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Paul Ryan Takes the Barzini Meeting

Well, it's not like wiser heads didn't warn him:

And yet Paul Ryan walked straight into the Barzini trap that president Trump set for him. By insisting that the voters desired "Repeal and Replace" when in fact all anybody wanted was "Repeal, full stop," Ryan's inner wonk superseded his duties as the speaker of the House to ensure the votes were there for the "Replace" part of the equation. That they weren't should be the end of his speakership.

Apparently, Ryan had been listening to the die-hard never-Trumpers too much, and actually thought he could skate on his opposition to the insurgent outsider, whose entire campaign was based on his contempt for the Permanent Bipartisan Fusion Party and apparatchiks like Ryan. Once the bright shiny penny of young GOP congressmen, Ryan blotted his copybook badly in his disappointing vice-presidential debate performance against a gibbering Joe Biden. He then played coy after House conservatives finally managed to sack former speaker John Boehner, but eventually accepted the proffered crown. During the election, he fought Trump every step of the way and lied about it.

So heading into round one of the health-care debate, there was no love lost between Trump and Ryan. Despite the fact that the House had already voted some 60 times to repeal Obamacare -- which is all GOP voters had been asking for -- Ryan got it into his head that what was really needed was a Republican version of Obamacare: "a better way." And so he set about crafting the latest version of GOP me-tooism, the American Health Care Act, which was ignominiously yanked this afternoon when it was clear there were not enough votes to pass it.

Ryan's team repeatedly fumbled the ball, diluted the free-market message they should have been selling, and lost sight of the point of repealing ObamaCare — which was to bring down insurance costs for millions of middle class families who've seen their premiums skyrocket and their benefits diminish under ObamaCare.

The culmination of all this was a misbegotten bill that was far less free-market than Ryan's "Better Way" blueprint issued over the summer, and that kept in place the very regulations and mandates that were causing ObamaCare to fail in the first place. Having accepted the core premise of ObamaCare — that health insurance is a right that should be guaranteed by the federal government — the House bill ended up, by necessity, recreating various other pieces of ObamaCare as well.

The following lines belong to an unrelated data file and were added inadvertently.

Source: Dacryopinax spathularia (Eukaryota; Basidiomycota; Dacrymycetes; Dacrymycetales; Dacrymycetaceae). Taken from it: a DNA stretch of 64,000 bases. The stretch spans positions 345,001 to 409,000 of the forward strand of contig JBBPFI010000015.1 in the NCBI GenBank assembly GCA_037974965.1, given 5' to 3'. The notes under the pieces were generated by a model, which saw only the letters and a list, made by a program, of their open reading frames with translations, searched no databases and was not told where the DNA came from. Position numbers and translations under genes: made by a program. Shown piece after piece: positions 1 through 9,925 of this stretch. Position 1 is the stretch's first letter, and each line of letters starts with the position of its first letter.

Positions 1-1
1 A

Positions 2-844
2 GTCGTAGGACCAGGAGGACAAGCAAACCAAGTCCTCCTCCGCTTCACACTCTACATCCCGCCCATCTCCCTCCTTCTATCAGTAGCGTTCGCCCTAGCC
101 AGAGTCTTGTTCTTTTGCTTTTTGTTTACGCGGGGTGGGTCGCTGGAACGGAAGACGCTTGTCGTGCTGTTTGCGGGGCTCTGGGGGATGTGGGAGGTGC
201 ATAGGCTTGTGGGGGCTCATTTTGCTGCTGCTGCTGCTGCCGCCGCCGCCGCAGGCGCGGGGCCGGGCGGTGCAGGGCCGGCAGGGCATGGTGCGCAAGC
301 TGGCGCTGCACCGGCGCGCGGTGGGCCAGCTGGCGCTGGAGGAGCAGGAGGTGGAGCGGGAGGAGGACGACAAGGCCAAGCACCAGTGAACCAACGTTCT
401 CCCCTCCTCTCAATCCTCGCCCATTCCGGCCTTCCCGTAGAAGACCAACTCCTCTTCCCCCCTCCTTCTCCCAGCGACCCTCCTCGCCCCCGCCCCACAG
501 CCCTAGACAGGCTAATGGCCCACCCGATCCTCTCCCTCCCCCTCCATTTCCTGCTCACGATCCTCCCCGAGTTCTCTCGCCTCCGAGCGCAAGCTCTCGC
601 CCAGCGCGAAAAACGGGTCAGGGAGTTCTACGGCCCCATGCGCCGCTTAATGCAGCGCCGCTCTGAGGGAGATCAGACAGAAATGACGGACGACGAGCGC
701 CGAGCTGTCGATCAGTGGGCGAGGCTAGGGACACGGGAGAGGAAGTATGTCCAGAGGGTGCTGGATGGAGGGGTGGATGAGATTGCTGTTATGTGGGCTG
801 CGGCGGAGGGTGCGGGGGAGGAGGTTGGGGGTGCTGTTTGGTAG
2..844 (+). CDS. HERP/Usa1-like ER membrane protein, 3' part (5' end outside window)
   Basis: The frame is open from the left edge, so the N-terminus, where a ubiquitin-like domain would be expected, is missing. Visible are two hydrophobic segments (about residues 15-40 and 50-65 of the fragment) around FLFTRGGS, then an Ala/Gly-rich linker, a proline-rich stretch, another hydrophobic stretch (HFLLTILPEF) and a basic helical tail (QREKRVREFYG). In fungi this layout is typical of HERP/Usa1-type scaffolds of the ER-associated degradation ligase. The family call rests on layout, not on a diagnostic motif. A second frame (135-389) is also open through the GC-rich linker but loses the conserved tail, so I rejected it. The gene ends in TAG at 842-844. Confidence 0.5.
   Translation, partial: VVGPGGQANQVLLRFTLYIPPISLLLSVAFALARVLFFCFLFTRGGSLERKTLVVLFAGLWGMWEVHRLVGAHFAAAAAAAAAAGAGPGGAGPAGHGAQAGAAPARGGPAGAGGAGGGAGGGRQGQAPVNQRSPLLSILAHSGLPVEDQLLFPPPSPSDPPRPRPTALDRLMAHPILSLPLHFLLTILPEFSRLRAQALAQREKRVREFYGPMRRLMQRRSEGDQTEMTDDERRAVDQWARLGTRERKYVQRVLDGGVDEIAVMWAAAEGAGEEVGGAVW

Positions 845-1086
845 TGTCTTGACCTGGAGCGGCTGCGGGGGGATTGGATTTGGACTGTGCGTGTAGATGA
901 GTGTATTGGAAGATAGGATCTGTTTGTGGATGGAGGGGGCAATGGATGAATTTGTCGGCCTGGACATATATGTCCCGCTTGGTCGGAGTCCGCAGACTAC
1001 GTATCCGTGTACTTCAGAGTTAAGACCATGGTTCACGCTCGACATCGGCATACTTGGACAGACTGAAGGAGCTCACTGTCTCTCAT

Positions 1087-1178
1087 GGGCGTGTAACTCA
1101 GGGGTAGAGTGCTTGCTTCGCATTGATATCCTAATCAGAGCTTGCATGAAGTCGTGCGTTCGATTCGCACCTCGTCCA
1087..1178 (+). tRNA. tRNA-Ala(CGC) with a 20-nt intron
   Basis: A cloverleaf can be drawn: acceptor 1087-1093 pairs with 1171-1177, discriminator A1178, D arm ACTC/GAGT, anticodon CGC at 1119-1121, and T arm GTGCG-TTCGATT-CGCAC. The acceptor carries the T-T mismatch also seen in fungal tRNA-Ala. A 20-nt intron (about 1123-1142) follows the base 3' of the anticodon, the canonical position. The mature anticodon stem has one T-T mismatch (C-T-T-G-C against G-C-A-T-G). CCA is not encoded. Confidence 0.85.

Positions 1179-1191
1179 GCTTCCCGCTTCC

Despite Trump's lip service in favor of the bill, it's hard not to believe that Ryan was set up for disaster. The bill had the speaker's fingerprints all over it, so it was a win-win for the White House. If the bill passed, fine: bad as it is, it was a marginal improvement on Obamacare, and Trump could be seen as having fulfilled a campaign promised. If it died, it was all on Ryan. And with it dead, the American people can continue to be tortured by the long, slow, painful death of Obamacare until they finally cry uncle and come begging to Trump to end the misery. Two out of three ain't bad.

If the House GOP had wanted to insult and infuriate their voters, this bill was the best way to do it. Sin in haste, repent at leisure.

In a proper parliamentary democracy, of course, Ryan would have already stepped down. The speaker has one primary job, which is to shepherd legislation through the House. And while there's renewed talk about a revolt against his "leadership," there's no one on the horizon as a plausible replacement at the moment. Still, Ryan's now roadkill, and it's just a matter of time before even he realizes it. This is what happens to wiseguys who think they're about to be a made man, when in fact...

So what at first might seem a defeat for Trump is in fact anything but. The president can now move on to more pressing matters -- nuking the filibuster and getting Judge Gorsuch on the Supreme Court bench; explaining the facts of life to Li'l Kim and the North Koreans in the bluntest possible way; crushing ISIS in a manner that will get the Muslim world's undivided attention for a very long time; reforming the tax code (for which he'll probably need a new speaker); and -- when all the ducks are in order -- bringing the rogue members of the intelligence community to account for their rolling coup attempt.

But all this fun's still in the future. For now, let us ponder the spectacularly public fall of the speaker of the House, done in by his own ambition. Here endeth the lesson.

Follow me on Twitter @dkahanerules